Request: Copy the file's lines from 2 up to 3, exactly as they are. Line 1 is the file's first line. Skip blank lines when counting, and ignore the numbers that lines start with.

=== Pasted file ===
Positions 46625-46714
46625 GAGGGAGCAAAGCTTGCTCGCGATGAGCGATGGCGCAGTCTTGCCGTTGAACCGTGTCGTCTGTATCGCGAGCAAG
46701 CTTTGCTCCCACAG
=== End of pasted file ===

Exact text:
46625 GAGGGAGCAAAGCTTGCTCGCGATGAGCGATGGCGCAGTCTTGCCGTTGAACCGTGTCGTCTGTATCGCGAGCAAG
46701 CTTTGCTCCCACAG